The James Bond Movie That Inspired ‘Tenet’ Director
He recently credited the 10th Bond movie, The Spy Who Loved Me, as a groundbreaking moment in his life, and said that he’s spent a great deal of his career trying to capture the spirit of the Roger Moore classic.
Released in 1977, the blockbuster saw 007 embroiled in the case of missing nuclear submarines and forced to share his investigation with a Soviet agent as they fight against criminal tycoon Karl Stromberg and his henchman Jaws.
The movie turned the franchise’s fortunes around after several 007 films failed to hit the mark. At that time, Nolan was around seven years old; his own career wouldn’t begin until his debut feature Following – a crime thriller – was released in 1998.
Watch the ‘Tenet’ Trailer
“The first James Bond film I remember going to the cinema to see was The Spy Who Loved Me with Roger Moore,” Nolan said (via GamesRadar).
“That still is a great favorite of mine. ... What I remember, and what I’ve tried to retain from that experience, is the feeling of possibility that you could jump through that screen and go anywhere in the world and see the most amazing things. It had such scale and such possibilities, really. It was pure escapism and had an excellent sort of fantasy component to it, as well – you know, with the car that turns into a submarine, and all that stuff.”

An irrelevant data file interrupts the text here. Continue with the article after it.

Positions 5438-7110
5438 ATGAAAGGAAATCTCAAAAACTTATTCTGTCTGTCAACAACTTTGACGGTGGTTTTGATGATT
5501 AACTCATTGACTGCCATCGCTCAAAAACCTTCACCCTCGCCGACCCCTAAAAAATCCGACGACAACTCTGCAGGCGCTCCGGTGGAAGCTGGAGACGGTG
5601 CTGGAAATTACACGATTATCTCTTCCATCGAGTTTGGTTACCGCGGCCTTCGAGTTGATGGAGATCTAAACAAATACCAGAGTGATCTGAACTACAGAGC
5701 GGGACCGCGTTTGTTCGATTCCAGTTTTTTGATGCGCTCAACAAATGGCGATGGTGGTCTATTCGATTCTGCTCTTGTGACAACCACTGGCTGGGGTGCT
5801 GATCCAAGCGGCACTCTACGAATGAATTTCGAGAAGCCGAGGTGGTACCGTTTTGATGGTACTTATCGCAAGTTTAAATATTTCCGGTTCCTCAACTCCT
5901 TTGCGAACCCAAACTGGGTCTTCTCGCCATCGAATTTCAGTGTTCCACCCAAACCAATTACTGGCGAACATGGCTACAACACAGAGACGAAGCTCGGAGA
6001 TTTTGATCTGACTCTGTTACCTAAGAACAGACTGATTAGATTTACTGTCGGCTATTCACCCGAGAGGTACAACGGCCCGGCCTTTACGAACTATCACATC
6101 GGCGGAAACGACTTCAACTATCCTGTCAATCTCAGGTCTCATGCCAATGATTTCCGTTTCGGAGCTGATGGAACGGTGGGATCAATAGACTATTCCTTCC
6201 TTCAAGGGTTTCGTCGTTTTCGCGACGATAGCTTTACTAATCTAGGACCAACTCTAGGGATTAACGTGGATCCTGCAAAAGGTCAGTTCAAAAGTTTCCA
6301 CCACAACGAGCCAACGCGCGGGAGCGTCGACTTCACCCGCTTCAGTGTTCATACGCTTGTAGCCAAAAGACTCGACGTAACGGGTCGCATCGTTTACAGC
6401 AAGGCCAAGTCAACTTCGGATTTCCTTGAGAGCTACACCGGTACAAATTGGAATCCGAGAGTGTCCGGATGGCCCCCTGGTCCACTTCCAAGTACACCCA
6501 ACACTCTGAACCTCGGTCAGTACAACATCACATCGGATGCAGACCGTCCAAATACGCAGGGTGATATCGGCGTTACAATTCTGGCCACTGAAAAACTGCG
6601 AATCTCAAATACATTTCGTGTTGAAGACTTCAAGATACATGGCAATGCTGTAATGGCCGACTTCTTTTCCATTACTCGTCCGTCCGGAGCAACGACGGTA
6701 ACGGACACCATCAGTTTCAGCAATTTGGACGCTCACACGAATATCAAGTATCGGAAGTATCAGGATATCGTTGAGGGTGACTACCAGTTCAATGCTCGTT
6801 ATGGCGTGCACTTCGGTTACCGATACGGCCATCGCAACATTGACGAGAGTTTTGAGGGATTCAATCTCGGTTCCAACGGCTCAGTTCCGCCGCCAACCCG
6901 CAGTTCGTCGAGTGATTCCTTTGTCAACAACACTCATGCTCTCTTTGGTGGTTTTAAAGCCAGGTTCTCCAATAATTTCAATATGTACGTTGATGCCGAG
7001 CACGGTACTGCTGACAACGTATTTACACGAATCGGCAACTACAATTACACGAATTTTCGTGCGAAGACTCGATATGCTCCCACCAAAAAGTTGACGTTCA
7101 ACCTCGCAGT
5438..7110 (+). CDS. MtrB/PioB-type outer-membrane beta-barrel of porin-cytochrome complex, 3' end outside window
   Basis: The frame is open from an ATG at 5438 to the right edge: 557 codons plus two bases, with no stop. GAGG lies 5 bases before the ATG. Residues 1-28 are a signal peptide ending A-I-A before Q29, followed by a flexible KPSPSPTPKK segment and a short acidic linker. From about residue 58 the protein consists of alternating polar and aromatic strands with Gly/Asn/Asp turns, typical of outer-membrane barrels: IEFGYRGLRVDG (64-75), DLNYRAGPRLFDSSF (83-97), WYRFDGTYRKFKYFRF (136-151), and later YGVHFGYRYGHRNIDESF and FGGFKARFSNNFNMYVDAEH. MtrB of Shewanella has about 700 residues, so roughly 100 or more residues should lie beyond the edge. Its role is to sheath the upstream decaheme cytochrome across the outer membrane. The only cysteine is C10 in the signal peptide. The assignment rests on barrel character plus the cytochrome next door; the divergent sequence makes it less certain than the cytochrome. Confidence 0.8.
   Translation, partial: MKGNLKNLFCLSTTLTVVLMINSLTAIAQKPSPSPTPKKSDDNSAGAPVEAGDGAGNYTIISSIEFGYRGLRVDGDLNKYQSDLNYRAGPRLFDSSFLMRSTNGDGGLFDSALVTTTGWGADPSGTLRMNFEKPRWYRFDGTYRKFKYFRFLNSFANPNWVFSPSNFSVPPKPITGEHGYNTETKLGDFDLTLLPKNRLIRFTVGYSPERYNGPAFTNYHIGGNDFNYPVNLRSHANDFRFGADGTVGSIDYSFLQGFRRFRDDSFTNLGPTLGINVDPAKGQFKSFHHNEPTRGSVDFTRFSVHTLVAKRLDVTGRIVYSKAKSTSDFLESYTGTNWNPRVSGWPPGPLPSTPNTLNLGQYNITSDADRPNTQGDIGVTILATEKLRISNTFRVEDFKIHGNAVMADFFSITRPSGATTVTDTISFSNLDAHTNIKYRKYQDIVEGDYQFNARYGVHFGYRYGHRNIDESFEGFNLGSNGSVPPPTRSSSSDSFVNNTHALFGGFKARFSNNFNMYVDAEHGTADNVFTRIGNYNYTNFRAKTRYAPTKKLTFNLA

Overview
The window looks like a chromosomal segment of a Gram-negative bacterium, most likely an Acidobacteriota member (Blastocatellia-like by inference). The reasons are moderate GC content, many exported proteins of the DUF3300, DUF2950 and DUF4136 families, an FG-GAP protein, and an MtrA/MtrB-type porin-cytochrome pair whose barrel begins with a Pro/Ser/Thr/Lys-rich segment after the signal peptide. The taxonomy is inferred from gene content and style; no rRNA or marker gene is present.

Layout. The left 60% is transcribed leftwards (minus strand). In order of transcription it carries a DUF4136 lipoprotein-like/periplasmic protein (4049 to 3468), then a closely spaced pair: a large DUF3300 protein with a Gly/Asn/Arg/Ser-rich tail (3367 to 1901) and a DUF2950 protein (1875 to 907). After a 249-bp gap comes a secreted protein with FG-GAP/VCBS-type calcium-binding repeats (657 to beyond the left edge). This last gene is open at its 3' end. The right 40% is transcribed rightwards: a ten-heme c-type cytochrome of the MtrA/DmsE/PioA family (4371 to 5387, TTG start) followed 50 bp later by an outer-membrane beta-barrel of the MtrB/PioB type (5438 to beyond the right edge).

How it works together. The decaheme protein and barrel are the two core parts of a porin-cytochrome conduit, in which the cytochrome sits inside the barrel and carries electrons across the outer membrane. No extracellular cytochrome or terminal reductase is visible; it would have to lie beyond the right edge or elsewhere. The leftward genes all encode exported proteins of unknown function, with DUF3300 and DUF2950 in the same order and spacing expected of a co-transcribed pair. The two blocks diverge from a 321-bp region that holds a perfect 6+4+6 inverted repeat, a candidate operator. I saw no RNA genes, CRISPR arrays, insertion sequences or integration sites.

Nolan added that he's "spent a lot of my career trying to get back to that feeling and trying to give that experience to audiences – to take you back to that sense of wonderment about the possibilities of what movies can do and where they can take you.”
The director noted that, like the Bond movies, being on location and delivering a sense of scale underlined the plot of Tenet, which opens in the U.S. this weekend. “That works twofold: It’s both escapism, and it’s both really allowing the audience to go to the cinema and have them be taken to places that they would never be able to go to in their ordinary lives – places that are extremely glamorous or extremely dangerous."
Watch ‘The Spy Who Loved Me’ Trailer
He added that it "also informs the narrative, and it informs the stakes of the narrative, because what we’re dealing with Tenet, as in a classic, espionage film, is a threat to the entire world. And I think by showing more of the world, and more of the people of the world, in the film, you’re constantly reminded as an audience member of the scale of the threat. It’s not a localized threat. It’s something that threatens all of us around the world.”
Tenet is on course to be a major success following its recent U.K. opening, and the 25th Bond movie, No Time To Die, seems set to go the same way when it’s released in November.
At one point. Nolan was connected with directing Daniel Craig in his last outing as 007 but said that, as with his rumored association with previous Bond films, it wasn’t true.
“I’ve spoken to the producers Barbara Broccoli and Michael G. Wilson over the years,” he explained in 2017. “I deeply love the character, and I’m always excited to see what they do with it. Maybe one day that would work out. You’d have to be needed, if you know what I mean. It has to need reinvention, it has to need you. And they’re getting along very well [without me].”